While we await word of a sale or some kind of a compromise, the popular TikTok and WeChat mobile apps will be removed from Apple’s App Store and Google’s Play Store at midnight on Monday, September 21. The announcement follows months of jockeying and negotiations after the Trump Administration put the two apps on notice for allegedly collecting personal data from U.S. citizens and funneling it to the Chinese government.
Tencent, which owns WeChat, would also be prohibited partnering with another company to offer “internet hosting, content delivery networks, internet transit or peering services to WeChat, or using the app’s code in other software or services in the United States,” according to the New York Times. Commerce Secretary Wilbur Ross said the ban is intended to completely shut down WeChat in the U.S. beginning Monday.
TikTok will still be allowed to function until November 12 for anyone who previously downloaded the app. The stay is presumably to work out the terms of a potential sale.
Oracle is still in talks with owner ByteDance over a sale of the video-sharing app TikTok, but WeChat is far more ingrained in the Chinese landscape. Operating under the name Weixin in China, WeChat is a messaging, payment, and social media service used by millions of users in the U.S. and more than a billion worldwide.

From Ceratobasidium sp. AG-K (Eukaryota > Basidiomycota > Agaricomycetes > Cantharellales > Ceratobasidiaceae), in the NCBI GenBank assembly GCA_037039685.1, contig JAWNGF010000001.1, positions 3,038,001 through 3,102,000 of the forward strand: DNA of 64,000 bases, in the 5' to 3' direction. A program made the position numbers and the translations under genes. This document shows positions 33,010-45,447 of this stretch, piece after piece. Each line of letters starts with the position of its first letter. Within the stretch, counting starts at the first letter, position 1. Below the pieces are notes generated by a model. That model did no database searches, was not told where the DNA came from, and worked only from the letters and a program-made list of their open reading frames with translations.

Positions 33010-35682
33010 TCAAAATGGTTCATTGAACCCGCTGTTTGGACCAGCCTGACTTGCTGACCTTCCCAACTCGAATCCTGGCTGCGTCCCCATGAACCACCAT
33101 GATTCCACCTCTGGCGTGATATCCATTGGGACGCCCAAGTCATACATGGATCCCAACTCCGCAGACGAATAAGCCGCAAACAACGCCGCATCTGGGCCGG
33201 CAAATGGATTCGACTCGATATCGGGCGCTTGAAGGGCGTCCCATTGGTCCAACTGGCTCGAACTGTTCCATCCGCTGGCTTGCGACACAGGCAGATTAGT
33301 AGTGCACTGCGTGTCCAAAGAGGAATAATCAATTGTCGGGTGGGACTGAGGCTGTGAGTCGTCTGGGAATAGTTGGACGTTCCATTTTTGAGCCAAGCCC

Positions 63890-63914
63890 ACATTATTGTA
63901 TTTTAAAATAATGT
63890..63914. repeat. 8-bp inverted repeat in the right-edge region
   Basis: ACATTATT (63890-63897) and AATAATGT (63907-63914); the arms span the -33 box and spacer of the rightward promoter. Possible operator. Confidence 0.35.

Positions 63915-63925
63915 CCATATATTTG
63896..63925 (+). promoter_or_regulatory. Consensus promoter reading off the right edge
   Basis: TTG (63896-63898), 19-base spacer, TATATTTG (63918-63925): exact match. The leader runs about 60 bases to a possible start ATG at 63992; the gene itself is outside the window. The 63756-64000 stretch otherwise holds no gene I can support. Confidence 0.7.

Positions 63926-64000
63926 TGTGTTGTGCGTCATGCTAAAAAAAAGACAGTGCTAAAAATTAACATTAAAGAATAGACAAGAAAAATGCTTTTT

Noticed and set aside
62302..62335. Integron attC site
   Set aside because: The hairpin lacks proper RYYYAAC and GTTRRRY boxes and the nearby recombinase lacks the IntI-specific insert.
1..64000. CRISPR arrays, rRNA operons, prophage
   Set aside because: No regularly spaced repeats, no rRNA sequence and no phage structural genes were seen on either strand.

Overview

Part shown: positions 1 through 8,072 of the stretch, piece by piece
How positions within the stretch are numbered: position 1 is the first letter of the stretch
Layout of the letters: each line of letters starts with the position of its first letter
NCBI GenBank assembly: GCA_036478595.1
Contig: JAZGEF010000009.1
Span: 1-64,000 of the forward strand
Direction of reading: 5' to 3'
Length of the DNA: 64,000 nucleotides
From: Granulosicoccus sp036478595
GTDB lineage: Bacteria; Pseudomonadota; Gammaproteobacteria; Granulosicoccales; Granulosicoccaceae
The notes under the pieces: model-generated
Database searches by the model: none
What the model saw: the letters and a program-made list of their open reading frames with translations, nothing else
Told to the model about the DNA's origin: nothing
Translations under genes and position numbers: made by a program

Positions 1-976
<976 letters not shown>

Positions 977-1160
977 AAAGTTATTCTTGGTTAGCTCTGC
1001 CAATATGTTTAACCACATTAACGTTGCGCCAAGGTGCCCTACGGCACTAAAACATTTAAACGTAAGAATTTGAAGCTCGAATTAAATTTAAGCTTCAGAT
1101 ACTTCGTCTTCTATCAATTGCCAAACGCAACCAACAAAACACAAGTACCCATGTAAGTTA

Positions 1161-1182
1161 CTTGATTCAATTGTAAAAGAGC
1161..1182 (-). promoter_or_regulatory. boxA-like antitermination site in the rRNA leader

While the ban wouldn’t have a huge impact on WeChat’s global operations, it’s unclear what effect the ban would have on Tencent’s other holdings, including stakes in Epic Games, Ubisoft, Reddit, and Universal Music Group. Also unclear is whether Google and Apple will take action against Trump for wielding power over its app stores.
Ross said the move is designed to protect U.S. users: “What they collect are data on locality, data on what you are streaming toward, what your preferences are, what you are referencing, every bit of behavior that the American side is indulging in becomes available to whoever is watching on the other side,” he said. “That’s what we’re trying to squelch.”
Android users may be able to still download the TikTok and WeChat APKs after Sunday’s deadline, though it’s unclear whether the respective companies will still update them in the U.S. And with a ban on hosting as well, important pieces of WeChat, such as messaging and payments, will be all but unusable.